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The genetic secret of white flames

Camelids of this colour are valued by some sectors of the textile industry, as their fibers can be dyed in different shades.

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Camelids of this colour are valued by some sectors of the textile industry, as their fibers can be dyed in different shades.

Finding the genes that determine the white color of  flame  fibers is a challenge for scientists looking to innovate in a textile industry that moves millions of dollars globally. It is the favorite color of some sectors of the market because it has the advantage that it can be dyed with any shade you want.

The drawback is that, in  the flames , the color of the offspring is very difficult to predict. For example, the traditional cross of two white specimens can give brown and even black offspring. A natural variability that baffles producers.

Now, Argentine scientists made a breakthrough that is beginning to put the matter “color”. As the journal 'Animal Genetics' reveals, scientists from the Multidisciplinary Institute of Cellular Biology (IMBICE), in La Plata, identified and obtained the sequence of two genes that are expressed in less quantity in the white flames.

These genes, called KIT and MITF-M, are not yet “responsible” for color, but their finding encourages the viability of the approach and renews the expectation of finding them.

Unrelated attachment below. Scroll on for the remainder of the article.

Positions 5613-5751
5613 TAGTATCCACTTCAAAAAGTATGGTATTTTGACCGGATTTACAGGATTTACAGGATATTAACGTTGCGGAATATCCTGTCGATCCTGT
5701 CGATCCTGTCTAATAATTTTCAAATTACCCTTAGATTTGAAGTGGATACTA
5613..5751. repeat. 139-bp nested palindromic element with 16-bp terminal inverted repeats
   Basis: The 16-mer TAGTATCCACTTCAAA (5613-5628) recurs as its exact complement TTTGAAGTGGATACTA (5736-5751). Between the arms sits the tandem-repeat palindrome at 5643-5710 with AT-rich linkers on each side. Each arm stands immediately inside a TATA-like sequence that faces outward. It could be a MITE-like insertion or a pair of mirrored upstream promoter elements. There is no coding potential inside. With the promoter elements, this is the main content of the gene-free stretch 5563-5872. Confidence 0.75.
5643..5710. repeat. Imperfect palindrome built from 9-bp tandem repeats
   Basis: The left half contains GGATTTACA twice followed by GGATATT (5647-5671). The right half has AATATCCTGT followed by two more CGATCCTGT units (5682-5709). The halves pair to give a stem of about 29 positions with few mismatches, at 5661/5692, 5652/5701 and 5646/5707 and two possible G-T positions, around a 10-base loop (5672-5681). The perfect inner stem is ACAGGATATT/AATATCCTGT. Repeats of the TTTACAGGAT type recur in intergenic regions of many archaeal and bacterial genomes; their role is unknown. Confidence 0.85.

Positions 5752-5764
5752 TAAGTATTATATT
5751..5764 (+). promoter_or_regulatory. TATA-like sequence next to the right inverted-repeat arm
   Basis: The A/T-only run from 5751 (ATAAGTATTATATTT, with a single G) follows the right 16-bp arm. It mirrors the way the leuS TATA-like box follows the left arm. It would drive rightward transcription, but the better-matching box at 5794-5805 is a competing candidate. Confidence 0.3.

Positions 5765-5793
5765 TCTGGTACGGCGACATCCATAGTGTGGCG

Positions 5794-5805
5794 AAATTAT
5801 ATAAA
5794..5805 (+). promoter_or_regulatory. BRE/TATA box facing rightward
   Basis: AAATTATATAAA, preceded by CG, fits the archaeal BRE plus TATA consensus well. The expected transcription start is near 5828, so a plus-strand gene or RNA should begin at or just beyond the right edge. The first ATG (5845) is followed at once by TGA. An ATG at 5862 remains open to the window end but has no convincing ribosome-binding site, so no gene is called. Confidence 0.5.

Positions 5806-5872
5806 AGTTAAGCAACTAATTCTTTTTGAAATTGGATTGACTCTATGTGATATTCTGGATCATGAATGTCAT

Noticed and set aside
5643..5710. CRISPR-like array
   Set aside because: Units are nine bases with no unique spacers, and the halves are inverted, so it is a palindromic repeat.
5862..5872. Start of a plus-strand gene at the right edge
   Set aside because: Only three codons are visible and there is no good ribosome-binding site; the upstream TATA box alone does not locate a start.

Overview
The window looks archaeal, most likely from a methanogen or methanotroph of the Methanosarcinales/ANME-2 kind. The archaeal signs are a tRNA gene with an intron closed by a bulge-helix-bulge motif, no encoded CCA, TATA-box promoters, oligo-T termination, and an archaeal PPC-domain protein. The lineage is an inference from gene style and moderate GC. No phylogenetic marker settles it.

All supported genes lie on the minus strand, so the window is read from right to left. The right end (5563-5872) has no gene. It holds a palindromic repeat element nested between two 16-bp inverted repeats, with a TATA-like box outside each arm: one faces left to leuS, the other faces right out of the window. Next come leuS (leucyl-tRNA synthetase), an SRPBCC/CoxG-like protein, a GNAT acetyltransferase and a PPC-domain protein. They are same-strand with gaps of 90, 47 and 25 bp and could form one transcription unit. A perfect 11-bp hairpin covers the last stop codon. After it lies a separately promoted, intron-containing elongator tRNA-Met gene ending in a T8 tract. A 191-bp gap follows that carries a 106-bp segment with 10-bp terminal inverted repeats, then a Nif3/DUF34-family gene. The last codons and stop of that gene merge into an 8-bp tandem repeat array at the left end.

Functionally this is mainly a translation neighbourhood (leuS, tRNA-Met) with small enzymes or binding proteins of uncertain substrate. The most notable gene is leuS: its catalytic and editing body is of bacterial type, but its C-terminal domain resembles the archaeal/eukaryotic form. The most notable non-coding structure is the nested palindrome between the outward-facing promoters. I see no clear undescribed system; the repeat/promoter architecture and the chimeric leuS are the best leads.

“Knowing the genes that determine color, matings can be designed based on the genotypes of parents, not only on their external appearance,” explained to the Agency Cyta-Leloir the director of advancement, Dr. Florencia Di Rocco, researcher at the Molecular Genetics Laboratory at IMBICE, which depends on the CONICET, the National University of La Plata (UNLP) and the Scientific Research Commission of the Province of Buenos Aires (CIC).

That methodology could improve the specific production of the desired colors, said Di Rocco. In Jujuy alone, the production of flame fiber usually averages a total of 80 tons per year generating an income to the productive sector of about 12 million pesos.

Asked about this, agronomist Hugo Lamas, researcher in camelid fibers at the Institute of High Height Biology at the National University of Jujuy and the INTA of Abra Pampa, told the Cyta-Leloir Agency that “the search for white flames can put the biodiversity of these camelid fibers at riskelids which have fibres of other colours such as black and grey. '

“We need to be careful. If what happened in Peru, which almost made the flames of colors that are not white disappear, we will be in a big problem,” said Lamas who since 1995 has been working on commercial processes and value added fiber of llamas and vicuñas. He added: “Biodiversity is a key aspect of the conservation of endemic animals. All knowledge is good, the problem is how it is used and the impact it has on the Andean communities.”

The study also participated Melina Anello, Silvana Daverio, Miriam Silbestro, and Lidia Vidal-Rioja, scientists at IMBICE.

 dicyt.com 

Publication Date: 12/09/2019

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